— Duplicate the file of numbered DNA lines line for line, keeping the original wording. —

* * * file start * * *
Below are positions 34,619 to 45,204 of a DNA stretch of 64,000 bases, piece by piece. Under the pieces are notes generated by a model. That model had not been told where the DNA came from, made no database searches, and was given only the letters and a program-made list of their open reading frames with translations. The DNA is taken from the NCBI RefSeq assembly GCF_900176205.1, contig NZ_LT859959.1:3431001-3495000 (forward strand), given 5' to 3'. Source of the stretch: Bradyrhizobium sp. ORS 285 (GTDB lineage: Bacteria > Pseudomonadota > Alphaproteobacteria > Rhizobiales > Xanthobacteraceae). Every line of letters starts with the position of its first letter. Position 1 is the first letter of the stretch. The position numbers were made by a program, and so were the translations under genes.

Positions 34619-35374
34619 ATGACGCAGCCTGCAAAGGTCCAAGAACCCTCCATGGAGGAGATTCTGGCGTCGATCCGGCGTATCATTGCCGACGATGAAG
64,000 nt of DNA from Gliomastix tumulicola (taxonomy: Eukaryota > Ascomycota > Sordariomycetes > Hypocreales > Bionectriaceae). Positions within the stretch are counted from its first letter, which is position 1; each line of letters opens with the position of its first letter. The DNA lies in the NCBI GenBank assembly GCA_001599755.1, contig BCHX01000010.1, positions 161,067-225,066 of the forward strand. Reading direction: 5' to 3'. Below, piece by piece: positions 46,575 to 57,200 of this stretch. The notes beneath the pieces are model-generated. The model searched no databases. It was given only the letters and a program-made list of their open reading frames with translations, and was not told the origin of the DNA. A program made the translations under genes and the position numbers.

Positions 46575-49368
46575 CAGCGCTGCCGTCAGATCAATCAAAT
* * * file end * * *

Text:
Below are positions 34,619 to 45,204 of a DNA stretch of 64,000 bases, piece by piece. Under the pieces are notes generated by a model. That model had not been told where the DNA came from, made no database searches, and was given only the letters and a program-made list of their open reading frames with translations. The DNA is taken from the NCBI RefSeq assembly GCF_900176205.1, contig NZ_LT859959.1:3431001-3495000 (forward strand), given 5' to 3'. Source of the stretch: Bradyrhizobium sp. ORS 285 (GTDB lineage: Bacteria > Pseudomonadota > Alphaproteobacteria > Rhizobiales > Xanthobacteraceae). Every line of letters starts with the position of its first letter. Position 1 is the first letter of the stretch. The position numbers were made by a program, and so were the translations under genes.

Positions 34619-35374
34619 ATGACGCAGCCTGCAAAGGTCCAAGAACCCTCCATGGAGGAGATTCTGGCGTCGATCCGGCGTATCATTGCCGACGATGAAG
64,000 nt of DNA from Gliomastix tumulicola (taxonomy: Eukaryota > Ascomycota > Sordariomycetes > Hypocreales > Bionectriaceae). Positions within the stretch are counted from its first letter, which is position 1; each line of letters opens with the position of its first letter. The DNA lies in the NCBI GenBank assembly GCA_001599755.1, contig BCHX01000010.1, positions 161,067-225,066 of the forward strand. Reading direction: 5' to 3'. Below, piece by piece: positions 46,575 to 57,200 of this stretch. The notes beneath the pieces are model-generated. The model searched no databases. It was given only the letters and a program-made list of their open reading frames with translations, and was not told the origin of the DNA. A program made the translations under genes and the position numbers.

Positions 46575-49368
46575 CAGCGCTGCCGTCAGATCAATCAAAT